Q. The Welsh Fasting Girl follows a young woman journalist as she investigates the true and tragic story of a twelve-year-old girl’s life and death by starvation. How did you go about researching for and writing this book?
A. I love doing the research. I teach at Kent State University, and I was fortunate enough to get a research grant so that I was able to go to London and Wales. I not only went to archives, but I went to museums so that I could better understand the culture of the day and the place. Wales is a fascinating place. I knew nothing about it, and now I’m in love with it. I’m in love with the people. They’re really, really very interesting. And to actually walk in the place where it happened, to go to the church that still exists, where Sarah Jacob’s family actually went, to go to the grave, to see her grave, to see the place where the autopsy was conducted, to talk to contemporary Welsh people who still talk about this case…
In fact, one woman at the church – where one of my dark characters, the pastor, proclaimed this case to the world and brought pilgrims travelling to this small village in Wales – actually had a copy of a book written by Dr. Robert Fowler. He was one of the English doctors who went and examined the girl at the time. He wrote a book about the case that came out five years after it happened. She had a copy of it, and she wanted to show me! I mean, this is just a normal person, she’s not like you, you know, a librarian, who reads constantly, no! So that was really interesting, and I actually used that book. I was able to obtain a copy by this Dr. Fowler that has transcripts of the trial that happened after the girl died.
It was tremendous the amount of information I got by being there. And then when I got sabbatical a couple years later from Kent State, I went back. And a Welsh legal historian who teaches at a local university there and has written about the case was also very helpful in explaining to me why the trial went the way it did, and the legalities of the case. There were political implications, medical implications, legal implications. There are many rings to this story. So it took a long time to do and a lot of research, but it was fascinating. The more I did, the more interesting new corners would suddenly light up!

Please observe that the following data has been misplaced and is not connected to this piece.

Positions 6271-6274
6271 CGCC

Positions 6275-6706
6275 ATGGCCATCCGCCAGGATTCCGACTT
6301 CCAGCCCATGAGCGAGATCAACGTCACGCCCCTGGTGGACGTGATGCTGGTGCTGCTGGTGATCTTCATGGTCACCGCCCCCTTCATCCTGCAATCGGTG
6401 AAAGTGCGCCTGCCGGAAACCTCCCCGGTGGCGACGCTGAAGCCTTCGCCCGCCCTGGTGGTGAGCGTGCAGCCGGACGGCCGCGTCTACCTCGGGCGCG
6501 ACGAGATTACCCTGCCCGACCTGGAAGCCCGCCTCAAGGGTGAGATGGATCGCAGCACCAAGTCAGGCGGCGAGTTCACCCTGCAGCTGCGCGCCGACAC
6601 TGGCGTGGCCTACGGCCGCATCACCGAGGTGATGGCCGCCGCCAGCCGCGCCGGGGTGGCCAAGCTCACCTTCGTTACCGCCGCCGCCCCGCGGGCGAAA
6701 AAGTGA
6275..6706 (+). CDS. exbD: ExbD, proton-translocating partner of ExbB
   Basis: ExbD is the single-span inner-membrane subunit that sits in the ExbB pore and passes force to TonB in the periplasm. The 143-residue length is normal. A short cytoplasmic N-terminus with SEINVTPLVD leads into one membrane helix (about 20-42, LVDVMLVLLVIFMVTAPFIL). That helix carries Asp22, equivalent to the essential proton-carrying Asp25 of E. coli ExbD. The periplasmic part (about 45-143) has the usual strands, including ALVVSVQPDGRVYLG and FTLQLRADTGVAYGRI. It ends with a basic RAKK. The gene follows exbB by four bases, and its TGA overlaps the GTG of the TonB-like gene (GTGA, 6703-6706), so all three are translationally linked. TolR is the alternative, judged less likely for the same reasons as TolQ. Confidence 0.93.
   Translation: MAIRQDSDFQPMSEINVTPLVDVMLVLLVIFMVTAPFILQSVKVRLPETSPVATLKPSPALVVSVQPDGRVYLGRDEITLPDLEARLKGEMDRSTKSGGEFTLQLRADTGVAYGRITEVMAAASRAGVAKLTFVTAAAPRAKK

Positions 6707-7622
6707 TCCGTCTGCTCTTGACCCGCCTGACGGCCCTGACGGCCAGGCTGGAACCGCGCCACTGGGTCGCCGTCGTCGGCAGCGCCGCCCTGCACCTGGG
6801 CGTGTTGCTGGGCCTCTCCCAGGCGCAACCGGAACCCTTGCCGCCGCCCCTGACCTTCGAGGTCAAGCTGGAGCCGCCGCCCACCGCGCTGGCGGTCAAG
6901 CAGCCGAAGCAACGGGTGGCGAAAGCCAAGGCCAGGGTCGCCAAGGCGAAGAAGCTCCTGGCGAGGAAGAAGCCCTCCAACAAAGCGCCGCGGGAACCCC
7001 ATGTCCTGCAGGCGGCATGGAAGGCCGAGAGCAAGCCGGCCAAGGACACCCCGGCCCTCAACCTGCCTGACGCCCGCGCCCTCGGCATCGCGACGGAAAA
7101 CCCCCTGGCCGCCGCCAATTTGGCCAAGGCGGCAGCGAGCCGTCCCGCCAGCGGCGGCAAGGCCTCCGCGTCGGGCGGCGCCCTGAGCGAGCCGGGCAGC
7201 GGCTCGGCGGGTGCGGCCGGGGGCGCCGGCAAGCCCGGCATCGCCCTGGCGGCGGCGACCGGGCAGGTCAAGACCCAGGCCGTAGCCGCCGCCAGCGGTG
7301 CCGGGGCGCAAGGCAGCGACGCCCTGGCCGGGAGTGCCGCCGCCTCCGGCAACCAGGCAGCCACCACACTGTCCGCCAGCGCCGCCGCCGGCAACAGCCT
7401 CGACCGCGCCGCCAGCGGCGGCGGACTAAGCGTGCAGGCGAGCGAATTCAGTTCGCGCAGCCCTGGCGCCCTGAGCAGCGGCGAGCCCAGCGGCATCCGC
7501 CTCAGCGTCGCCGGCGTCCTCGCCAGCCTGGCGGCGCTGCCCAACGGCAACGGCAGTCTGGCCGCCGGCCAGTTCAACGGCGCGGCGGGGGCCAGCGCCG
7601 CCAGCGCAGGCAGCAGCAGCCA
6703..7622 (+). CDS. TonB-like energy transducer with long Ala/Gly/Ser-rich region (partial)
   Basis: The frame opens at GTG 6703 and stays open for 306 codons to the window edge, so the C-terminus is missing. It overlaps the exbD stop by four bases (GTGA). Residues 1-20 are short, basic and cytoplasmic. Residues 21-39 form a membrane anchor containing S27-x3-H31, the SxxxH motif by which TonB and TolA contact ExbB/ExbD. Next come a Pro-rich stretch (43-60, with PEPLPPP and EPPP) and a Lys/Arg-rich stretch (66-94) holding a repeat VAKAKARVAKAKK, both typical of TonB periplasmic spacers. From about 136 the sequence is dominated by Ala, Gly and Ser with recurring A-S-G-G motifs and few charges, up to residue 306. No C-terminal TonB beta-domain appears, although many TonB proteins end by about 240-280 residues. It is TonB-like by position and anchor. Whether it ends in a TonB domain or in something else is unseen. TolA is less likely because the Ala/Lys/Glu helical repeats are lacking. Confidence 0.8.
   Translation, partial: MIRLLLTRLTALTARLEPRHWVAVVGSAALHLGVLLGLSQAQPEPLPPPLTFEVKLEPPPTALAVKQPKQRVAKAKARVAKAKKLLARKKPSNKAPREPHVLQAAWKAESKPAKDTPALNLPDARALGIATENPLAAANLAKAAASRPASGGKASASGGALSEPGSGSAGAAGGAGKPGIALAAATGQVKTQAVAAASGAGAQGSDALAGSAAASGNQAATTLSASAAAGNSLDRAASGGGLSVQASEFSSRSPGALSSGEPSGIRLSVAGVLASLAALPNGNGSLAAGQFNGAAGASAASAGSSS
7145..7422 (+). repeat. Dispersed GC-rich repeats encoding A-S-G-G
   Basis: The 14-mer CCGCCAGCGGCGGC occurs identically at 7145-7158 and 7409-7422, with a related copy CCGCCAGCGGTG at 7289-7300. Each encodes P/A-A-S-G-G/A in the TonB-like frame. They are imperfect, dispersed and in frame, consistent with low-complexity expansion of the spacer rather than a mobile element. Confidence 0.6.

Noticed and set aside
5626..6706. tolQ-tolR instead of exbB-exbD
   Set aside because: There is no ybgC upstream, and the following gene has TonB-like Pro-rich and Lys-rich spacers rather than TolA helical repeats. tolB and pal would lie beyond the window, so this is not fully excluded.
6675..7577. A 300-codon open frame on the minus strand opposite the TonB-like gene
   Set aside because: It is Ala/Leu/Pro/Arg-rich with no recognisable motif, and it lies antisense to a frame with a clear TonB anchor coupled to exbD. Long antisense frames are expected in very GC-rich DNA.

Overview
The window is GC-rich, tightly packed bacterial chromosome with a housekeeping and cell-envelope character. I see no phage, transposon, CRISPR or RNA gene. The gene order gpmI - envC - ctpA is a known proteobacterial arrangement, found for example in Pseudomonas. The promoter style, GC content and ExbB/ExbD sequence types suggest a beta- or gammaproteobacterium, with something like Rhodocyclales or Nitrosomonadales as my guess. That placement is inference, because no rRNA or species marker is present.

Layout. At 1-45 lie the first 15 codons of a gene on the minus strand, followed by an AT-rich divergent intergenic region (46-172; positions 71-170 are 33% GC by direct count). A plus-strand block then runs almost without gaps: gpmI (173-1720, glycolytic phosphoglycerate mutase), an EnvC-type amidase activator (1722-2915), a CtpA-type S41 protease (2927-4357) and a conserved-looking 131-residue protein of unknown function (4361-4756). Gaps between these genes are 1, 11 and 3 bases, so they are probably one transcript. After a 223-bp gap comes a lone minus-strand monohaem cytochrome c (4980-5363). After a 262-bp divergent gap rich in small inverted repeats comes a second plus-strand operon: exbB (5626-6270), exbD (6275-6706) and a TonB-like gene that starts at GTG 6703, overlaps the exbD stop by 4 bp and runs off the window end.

Q. Was there anything that really surprised you in the research process?
One thing that really surprised me…you know what? Let me go back to something that I learned very early on, when I was reading the book by Joan Jacobs Brumberg. When the little girl was dying, Sarah Jacob, the parents took her younger sister, picked her up, and put her into the bed to keep her elder sister warm. I couldn’t stop thinking about that. The little girl’s name was Margaret. Sarah and Margaret were very close – the 12-year old and the 9-year old. Even though I had no reason to think so, I started to feel that Margaret should be a big character in the book, and she might have had a hand in maybe secretly feeding Sarah, gathering food at night. And that’s how that whole aspect of the story began to open up, just from reading how strange it was to put this child in bed with a dying child.
Q. The Welsh Fasting Girl is described as a historic novel that illuminates “the socioeconomic, religious, scientific, philosophic, and political cultures and conflicts of [the] time. What are some parallels between the world you bring to life in the novel and our own community’s contemporary issues?
A. Of course, we still have a huge struggle between science and faith. I mean, it hasn’t ended! So I think that that’s very timely. There are still troubles between countries. A huge thing that fed this story was the oppression of the Welsh by the English throughout history. And we’re still struggling with these things – Brexit, oh gosh – and in our own country – fundamentalist values as opposed to scientific values. And then personally for me, as a woman, I really feel that the central story of what happened to the girl – the most personal issue – is so tied in with the patriarchy. And for my young woman American reporter, when she started to penetrate this aspect of the issue – the story that she was investigating – she learned more about the oppressions of women. And with the MeToo movement, the double lives that we lead, and the things that we keep quiet about, the secrets are being exploded, and yet at the same time, not. These things are still going on. It’s extremely parallel, you know. We think we’ve progressed so much, and yet we have a long way to go.
Q. What effect do you hope this story will have on your readers?